Kadam instructional influence lingered long after the school disappeared:

The Bka’ gdams was responsible for the distinctive Tibetan Bstan rim (tenrim) (“stages of teaching”) genre, based on Atiśa’s seminal work, the Bodhipathapradīpa. This genre was later adapted and popularized by Tsong kha pa in his influential Lam rim chen mo.[1]

Fair Use Source: https://en.wikipedia.org/wiki/Kadam_(Tibetan_Buddhism)

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Buddhism Glossary, Three Refuges: 1. Buddhas, 2. Dharma: SutrasShastrasVinayaTantras, Buddhist Bibliography, 3. Sangha: BodhisattvasHistoric Buddhist MastersModern Buddhist Masters

Vajrayana – Vajrayāna वज्रयान – Mantrayāna-Tantrayana – Tantric Buddhism Secret Mantra Diamond Vehicle – Mìjiao – Mìzōng Esoteric Tradition – Việt Kim cương thừa

Vajrayana – Vajrayāna वज्रयान – Mantrayāna-Tantrayana – Tantric Buddhism Secret Mantra Diamond Vehicle – Tibetan rdo-rje theg-pa – Mìjiao – Mìzōng Esoteric Tradition – Tiếng Việt: Kim cương thừa

Vajrayāna (वज्रयान), MantrayānaTantrayānaTantric Buddhism and Esoteric Buddhism Tantra and “Secret Mantra” – Mìjiao (Esoteric Teaching), Mìzōng (“Esoteric Tradition”)

Vajrayāna (वज्रयान), MantrayānaTantrayānaTantric Buddhism and Esoteric Buddhism are terms referring to the various Buddhist traditions of Tantra and “Secret Mantra“, which developed in medieval India and spread to TibetBhutan, and East Asia. In Tibet, Buddhist Tantra is termed Vajrayāna, while in China it is generally known as Tángmì Hanmi 漢密 (唐密, “Chinese Esotericism”) or Mìzōng (密宗, “Esoteric Sect”), in Pali it is known as Pyitsayãna (ပစ္စယာန) , and in Japan it is known as Mikkyō (密教, “secret teachings”).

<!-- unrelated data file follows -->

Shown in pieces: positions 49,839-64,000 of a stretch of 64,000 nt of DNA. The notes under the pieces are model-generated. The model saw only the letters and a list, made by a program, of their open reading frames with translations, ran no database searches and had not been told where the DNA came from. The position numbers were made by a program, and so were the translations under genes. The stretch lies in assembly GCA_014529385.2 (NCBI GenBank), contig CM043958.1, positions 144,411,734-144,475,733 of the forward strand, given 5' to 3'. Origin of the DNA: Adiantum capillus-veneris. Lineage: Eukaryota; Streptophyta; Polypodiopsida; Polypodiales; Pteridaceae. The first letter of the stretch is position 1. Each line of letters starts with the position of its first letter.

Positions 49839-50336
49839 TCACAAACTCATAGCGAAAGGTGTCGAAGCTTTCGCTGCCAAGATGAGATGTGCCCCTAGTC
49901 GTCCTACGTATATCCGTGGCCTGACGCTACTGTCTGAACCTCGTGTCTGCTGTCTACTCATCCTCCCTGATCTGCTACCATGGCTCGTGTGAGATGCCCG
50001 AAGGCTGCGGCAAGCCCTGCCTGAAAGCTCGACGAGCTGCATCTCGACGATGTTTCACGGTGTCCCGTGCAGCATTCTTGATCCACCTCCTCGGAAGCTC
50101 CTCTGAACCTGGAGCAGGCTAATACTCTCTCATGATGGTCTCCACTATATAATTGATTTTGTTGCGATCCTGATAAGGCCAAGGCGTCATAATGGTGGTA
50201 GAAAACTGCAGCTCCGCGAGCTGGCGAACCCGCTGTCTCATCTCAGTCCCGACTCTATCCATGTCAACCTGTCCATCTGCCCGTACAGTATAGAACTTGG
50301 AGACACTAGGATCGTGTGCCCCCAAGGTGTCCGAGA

Vajrayāna is usually translated as Diamond Vehicle or Thunderbolt Vehicle, referring to the Vajra, a mythical weapon which is also used as a ritual implement.

Founded by medieval Indian Mahāsiddhas, Vajrayāna subscribes to the literature known as the Buddhist Tantras.[1] It includes practices that make use of mantrasdharanismudrasmandalas and the visualization of deities and Buddhas. According to Vajrayāna scriptures, the term Vajrayāna refers to one of three vehicles or routes to enlightenment, the other two being the Śrāvakayāna (also known as the Hīnayāna) and Mahāyāna.

Fair Use Sources: https://en.wikipedia.org/wiki/Vajrayana